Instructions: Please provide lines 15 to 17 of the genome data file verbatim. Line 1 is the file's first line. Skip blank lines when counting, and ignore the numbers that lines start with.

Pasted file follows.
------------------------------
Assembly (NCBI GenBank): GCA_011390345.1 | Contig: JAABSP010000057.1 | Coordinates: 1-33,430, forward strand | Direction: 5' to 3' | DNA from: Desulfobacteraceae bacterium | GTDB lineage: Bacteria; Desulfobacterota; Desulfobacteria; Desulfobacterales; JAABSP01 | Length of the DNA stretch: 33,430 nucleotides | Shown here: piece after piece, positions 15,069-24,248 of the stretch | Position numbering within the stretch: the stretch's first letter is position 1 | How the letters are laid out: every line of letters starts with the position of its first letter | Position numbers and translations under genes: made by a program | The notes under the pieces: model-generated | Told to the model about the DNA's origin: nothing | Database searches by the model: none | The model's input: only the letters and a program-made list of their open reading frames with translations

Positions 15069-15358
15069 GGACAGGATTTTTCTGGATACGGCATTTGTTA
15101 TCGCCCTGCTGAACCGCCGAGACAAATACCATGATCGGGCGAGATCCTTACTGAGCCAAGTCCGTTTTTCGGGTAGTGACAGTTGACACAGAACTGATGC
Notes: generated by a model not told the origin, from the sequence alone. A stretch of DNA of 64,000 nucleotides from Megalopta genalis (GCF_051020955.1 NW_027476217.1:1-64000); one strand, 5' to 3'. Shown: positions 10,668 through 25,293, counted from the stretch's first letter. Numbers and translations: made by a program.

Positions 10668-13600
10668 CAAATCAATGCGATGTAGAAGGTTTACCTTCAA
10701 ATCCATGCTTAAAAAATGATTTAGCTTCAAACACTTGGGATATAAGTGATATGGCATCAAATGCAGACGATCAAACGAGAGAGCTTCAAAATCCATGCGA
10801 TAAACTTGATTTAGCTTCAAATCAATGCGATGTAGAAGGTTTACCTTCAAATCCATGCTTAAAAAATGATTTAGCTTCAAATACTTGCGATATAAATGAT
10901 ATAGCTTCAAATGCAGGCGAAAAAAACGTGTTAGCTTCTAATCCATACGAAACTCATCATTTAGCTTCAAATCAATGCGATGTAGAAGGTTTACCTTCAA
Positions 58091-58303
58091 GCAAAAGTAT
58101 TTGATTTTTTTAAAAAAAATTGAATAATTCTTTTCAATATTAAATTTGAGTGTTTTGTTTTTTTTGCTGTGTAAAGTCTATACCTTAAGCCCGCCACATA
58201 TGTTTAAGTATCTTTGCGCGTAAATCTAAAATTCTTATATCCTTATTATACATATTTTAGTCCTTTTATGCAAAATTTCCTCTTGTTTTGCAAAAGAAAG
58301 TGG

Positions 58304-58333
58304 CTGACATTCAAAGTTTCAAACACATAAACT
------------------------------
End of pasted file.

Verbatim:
58301 TGG

Positions 58304-58333
58304 CTGACATTCAAAGTTTCAAACACATAAACT